Trim Content Without Falling In the Rankings
Have you ever stumbled across a blog post on your own site and thought, “This isn’t relevant anymore—maybe I should delete it”?
Not so fast. Reducing the amount of content on your website may seem innocent and productive at first glance, but recent statements by Google’s Gary Illyes at the 2017 State of Search Conference say otherwise. As one conference reporter tweeted: “It is better to improve pages instead of just noindexing them.”
— Alan Bleiweiss (@AlanBleiweiss) October 10, 2017
Why?- Cases for Reducing Content
We’ve already mentioned one popular impetus behind the craving to prune your content: obsolescence.
Obsolete content could be: blog posts including theories or opinions that have since been proven incorrect, old news releases about past events, or blog posts including information that has become such common knowledge that the article no longer offers any value to the reader.
Rebranding is another reason you might be thinking of trimming your content. If you were once a health nut hub with blog posts on all things health and recently decided to rebrand just for runners, you might want to trim back the stuff that doesn’t apply to runners.
The SEO implications of reducing content used to be another good case for pruning, but Illyes’s recent comments on no-indexing have us thinking otherwise. (Notice the date on the post just linked: December 2015. We might have a case of obsolete content on our hands!)
How Can We Reduce Content While Maintaining SEO?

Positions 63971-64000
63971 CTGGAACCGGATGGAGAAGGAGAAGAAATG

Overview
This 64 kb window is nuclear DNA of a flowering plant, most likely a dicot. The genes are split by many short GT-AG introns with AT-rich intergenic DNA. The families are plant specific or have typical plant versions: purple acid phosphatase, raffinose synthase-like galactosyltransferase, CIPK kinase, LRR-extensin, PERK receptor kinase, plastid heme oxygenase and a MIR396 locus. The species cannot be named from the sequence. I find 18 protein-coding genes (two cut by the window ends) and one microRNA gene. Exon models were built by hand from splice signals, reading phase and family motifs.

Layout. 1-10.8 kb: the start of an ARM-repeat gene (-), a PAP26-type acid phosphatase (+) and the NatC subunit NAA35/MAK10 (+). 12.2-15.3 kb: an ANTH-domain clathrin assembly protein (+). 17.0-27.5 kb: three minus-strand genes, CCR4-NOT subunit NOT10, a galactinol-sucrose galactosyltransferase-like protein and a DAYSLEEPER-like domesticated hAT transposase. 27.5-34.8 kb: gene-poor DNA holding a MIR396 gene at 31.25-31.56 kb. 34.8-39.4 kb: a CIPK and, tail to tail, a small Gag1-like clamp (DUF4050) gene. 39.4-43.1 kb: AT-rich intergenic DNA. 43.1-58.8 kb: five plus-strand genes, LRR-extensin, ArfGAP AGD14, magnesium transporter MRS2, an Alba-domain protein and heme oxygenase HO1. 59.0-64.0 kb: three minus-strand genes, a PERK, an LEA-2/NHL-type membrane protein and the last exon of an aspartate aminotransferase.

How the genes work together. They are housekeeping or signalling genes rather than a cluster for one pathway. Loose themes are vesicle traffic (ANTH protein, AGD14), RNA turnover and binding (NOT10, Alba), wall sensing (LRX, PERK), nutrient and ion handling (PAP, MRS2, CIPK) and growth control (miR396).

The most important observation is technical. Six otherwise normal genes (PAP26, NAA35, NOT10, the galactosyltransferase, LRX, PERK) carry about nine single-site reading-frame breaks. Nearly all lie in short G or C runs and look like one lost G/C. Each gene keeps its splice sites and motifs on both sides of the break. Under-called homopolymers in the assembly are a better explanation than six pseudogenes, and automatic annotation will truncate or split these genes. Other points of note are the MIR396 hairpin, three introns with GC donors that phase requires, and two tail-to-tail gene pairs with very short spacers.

How to Trim Content & Maintain SEO
Here’s the truth: the no-trim movement is so new (Illyes’s comments came less than a month ago) that we still don’t know what the full implications of pruning vs. non-pruning are, and only time will tell what best content pruning practices will be. Here’s what we suggest in the meantime.
Improve it, don’t remove it.
Your first move should be to try to improve the page in question instead of no-indexing it. How? You have a few options:
- Make only necessary alterations while preserving keyword density. If, for example, you had a blog post announcing an event, you could go back and edit the post with a quick summary of how the event went and a link to more info on the event, including links to blog posts that were the direct result of knowledge gained at the event.
- Take a new spin on it while preserving keyword density. Instead of making only necessary alterations, do a complete overhaul, coming at the topic from a fresh angle and making as many edits as necessary.
In either of these cases, longer is probably better: the average word count of a first page result is 1,890 words. When altering, keep things long-form and you should be able to maintain SEO.
…But if it’s beyond repair, remove it.
Regardless of Illyes’s cryptic comments about avoiding no-indexing, overall it’s safe to say that quantity over quality will continue to be a wise strategy for climbing SERPs.
If you have an overwhelming amount of junk content to trim and limited time/funds, it might be best to cut your losses, no-index, and start working on fresh SEO content strategy ASAP.
While I’m sure Gary Illyes is correct in saying that it’s usually better to try to improve existing pages before trashing them, your best bet will always be to accumulate and curate a smaller quantity of higher quality content.
To Reduce Content Or Not?
Still not sure what route to take? You might want to enlist the help of an expert to make these crucial content pruning decisions. Get in touch with our pros at Zero Gravity Marketing to find out which strategy fits your content and SEO needs.